President Trump and Attorney General Jeff Sessions have made it clear they want to crack down on drugs, violent crime and illegal immigration, signaling what some experts say could be a shift in resources away from prosecuting white-collar criminals on Wall Street and beyond.
Sessions, visiting the southern border, sent a memo Tuesday to all 94 U.S. attorneys asking prosecutors to put more focus on immigration offenses. This was after he sent a memo last week announcing the creation of task force groups to focus on violent crimes, sentencing policies, illegal immigration, human trafficking and more.
Not on the list: white-collar crimes.
White-collar prosecutions in the U.S. fall under a pretty big umbrella. Typically, they involve non-violent, financially motivated offenses that cover everything from insider trading to embezzlement to Ponzi schemes to identity theft.
The push to prosecute these crimes exploded during the Bush and Obama years. Public rage grew as millions of Americans were forced to foreclose on their homes while big banks and Wall Street fat-cats profited.
Some white-collar defense experts predict prosecutions of securities law and other financial violations will now take a backseat as the DOJ refocuses its mission.
Alan Dershowitz, a prominent defense attorney and Harvard Law School professor, predicts a “more conservative approach” netting fewer prosecutions.
Bill Black, an associate professor of economics and law at the University of Missouri, predicted in a TV interview that white-collar crime would have a "field day."
While it's too early to track a pattern in prosecution stats, there are some signs the Trump administration is shifting its resources.
President Trump’s fiscal 2018 budget proposal calls for cutting 4 percent of the Justice Department's budget. While it’s not known exactly where that money would come from, Sessions’ office reiterated to Fox News that “combatting violent crime and restoring public safety are top priorities.”
"To help achieve those goals, the Department, with the help of our critical federal, state, and local law enforcement partners, will be focusing much of its efforts on thwarting violent crime, drug trafficking, gun crime and gang violence, and criminal immigration enforcement,” the DOJ said in a written statement.
When asked if white-collar crime prosecutions would be a lower priority, the DOJ said in a separate, subsequent statement that Sessions’ focus on violent crime should not detract from that effort.
"The Attorney General has emphasized his commitment to prosecuting fraud and corruption, and that commitment will not be diminished by an enhanced focus on targeting violent criminals,” the statement said.
As attorney general, Sessions has a great deal of discretion as to what cases are brought and where the department will focus its enforcement attention.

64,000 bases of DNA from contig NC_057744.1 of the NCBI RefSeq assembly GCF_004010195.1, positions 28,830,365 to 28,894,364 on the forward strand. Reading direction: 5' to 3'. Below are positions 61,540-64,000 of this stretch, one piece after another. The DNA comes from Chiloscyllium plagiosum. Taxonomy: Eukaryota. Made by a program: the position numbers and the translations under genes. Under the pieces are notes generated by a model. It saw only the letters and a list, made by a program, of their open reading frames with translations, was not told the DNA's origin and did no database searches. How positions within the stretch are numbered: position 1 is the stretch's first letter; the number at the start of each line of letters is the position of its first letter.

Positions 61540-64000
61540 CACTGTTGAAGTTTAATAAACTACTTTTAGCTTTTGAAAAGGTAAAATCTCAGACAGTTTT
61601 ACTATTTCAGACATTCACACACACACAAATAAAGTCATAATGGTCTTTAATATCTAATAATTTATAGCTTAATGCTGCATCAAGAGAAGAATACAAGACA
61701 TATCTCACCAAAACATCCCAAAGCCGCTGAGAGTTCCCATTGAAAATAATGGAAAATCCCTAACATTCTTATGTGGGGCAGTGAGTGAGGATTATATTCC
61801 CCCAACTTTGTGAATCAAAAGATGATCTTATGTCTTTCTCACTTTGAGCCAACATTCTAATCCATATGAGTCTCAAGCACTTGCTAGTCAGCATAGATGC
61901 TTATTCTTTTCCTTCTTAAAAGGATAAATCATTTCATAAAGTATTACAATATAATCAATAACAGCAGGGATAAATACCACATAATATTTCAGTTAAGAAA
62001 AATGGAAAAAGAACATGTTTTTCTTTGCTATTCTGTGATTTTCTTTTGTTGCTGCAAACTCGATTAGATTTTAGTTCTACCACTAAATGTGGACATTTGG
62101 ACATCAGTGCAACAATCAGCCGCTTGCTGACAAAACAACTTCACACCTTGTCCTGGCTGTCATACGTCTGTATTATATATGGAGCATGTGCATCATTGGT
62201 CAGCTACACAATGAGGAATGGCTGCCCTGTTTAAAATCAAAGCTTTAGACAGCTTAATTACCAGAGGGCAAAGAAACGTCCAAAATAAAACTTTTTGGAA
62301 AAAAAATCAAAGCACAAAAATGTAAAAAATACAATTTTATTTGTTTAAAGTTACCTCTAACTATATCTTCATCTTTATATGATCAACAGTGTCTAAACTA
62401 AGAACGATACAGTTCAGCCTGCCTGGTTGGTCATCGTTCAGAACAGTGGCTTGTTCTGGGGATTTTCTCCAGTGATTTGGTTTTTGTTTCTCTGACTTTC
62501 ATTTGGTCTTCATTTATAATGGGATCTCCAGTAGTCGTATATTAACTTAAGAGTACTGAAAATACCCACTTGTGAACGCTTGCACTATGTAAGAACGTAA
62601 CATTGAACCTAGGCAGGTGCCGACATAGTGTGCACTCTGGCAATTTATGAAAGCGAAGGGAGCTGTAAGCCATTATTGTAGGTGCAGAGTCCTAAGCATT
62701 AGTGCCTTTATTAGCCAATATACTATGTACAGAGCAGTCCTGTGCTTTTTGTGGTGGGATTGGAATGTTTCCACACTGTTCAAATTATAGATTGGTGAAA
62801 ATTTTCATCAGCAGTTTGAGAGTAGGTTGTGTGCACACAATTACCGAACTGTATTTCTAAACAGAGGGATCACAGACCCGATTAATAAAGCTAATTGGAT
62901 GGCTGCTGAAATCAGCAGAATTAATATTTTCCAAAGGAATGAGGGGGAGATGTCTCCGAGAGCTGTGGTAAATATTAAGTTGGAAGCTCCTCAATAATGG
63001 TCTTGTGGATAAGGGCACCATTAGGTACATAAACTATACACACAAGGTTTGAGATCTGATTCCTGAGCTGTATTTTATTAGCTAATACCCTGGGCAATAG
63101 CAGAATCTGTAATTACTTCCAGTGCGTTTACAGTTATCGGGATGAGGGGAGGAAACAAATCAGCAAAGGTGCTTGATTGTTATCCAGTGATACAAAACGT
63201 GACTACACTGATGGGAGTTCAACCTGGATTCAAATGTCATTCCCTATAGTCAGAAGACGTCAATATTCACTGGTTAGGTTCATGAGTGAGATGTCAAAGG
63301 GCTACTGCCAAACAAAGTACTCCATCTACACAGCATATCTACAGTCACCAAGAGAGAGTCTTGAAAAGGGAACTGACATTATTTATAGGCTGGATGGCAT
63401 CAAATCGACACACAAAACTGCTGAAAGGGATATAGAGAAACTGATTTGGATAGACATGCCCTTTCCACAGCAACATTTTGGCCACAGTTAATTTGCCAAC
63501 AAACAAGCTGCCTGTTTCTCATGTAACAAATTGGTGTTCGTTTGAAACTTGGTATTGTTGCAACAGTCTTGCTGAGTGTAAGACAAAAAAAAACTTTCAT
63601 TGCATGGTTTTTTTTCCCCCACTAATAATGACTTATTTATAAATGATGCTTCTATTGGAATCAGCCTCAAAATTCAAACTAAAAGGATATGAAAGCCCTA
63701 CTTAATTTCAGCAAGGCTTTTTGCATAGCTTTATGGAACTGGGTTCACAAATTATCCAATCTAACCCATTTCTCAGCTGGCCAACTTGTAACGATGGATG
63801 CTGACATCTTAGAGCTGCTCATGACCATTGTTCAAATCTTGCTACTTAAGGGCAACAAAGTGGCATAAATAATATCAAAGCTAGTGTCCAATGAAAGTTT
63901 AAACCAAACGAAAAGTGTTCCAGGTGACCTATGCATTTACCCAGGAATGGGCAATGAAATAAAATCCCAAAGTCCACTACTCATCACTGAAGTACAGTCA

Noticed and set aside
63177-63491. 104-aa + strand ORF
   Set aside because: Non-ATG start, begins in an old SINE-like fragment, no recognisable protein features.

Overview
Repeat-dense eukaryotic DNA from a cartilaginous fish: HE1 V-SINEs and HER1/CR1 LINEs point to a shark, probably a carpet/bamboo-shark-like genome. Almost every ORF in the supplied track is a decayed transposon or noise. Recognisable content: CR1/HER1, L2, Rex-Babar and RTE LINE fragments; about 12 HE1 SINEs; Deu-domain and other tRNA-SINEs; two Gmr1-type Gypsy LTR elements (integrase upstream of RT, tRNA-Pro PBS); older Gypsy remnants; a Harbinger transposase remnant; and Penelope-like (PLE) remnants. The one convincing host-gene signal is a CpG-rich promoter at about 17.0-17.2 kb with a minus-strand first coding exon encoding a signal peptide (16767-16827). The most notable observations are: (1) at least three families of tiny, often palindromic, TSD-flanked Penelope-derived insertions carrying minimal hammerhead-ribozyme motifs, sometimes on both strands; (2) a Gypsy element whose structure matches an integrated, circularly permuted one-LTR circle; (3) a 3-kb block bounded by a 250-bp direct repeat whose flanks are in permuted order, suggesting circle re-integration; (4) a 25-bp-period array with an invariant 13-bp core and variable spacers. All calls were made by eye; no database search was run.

Another indication of the DOJ’s shifting priorities was the very public firing of Preet Bharara, the U.S. attorney who had made a name for himself as the “Sheriff of Wall Street.” Bharara’s team had aggressively gone after insider trading rings and market manipulators and had brought down Wall Street masterminds like Bernie Madoff and Raj Rajaratnam, former hedge fund manager and billionaire founder of the Galleon Group who received 11 years in prison -- the longest-ever sentence handed down for violating insider trading laws.
During his tenure, Bharara obtained $14 billion on behalf of victims.
In the final few weeks of the Obama administration, more than $20 billion in corporate fines and penalties were doled out against big names like Deutsche Bank and Rolls-Royce.
It’s up to the discretion of new presidents to replace U.S. attorneys, and Bharara was asked to submit his resignation along with almost every other U.S. attorney. Still, his situation drew added attention since Trump previously was thought to be keeping him on board, and Bharara refused to resign.
“Part of the reason I said I was not going to resign and be fired was because I want the record to reflect for all time that there was a deliberate decision, not just a bureaucratic sweeping away of what had been there in the past, but a specific decision to change one’s mind and deliberately fire me, particularly given what my office’s jurisdiction is and where my office is situated,” Bharara said at The Cooper Union in New York City last week, alluding to the fact that both Wall Street and Trump Tower fell within his jurisdiction.
On the campaign trail last year, Trump vilified Wall Street and repeatedly linked Democratic rival Hillary Clinton to the multimillionaires at Goldman Sachs. But like many presidents before him, his Cabinet and inner circle advisers now count several Goldman alumni, including National Economic Council Director Gary Cohn, Treasury Secretary Steven Mnuchin and chief strategist Steve Bannon.
But not everyone thinks Sessions will ease the pressure on white-collar criminals.
“Companies and corporate executives should not expect any lessening of the enforcement attention” under Sessions, said Scott Fredericksen, a former federal prosecutor and white-collar criminal defense partner at Foley & Lardner LLP.
Fredericksen believes the DOJ under Sessions has “an appreciation for the deterrent value of prosecuting white collar crime and a willingness to use prosecutions to send a message of compliance.”
Sessions, who served as a Republican senator before being confirmed to his current post, has 16 years of experience as a prosecutor in Alabama at both the federal and state level under his belt.
During a 2002 Judiciary Committee hearing, then- Sen. Sessions described himself as a tough prosecutor who prompted “a lot better behavior in banking today.”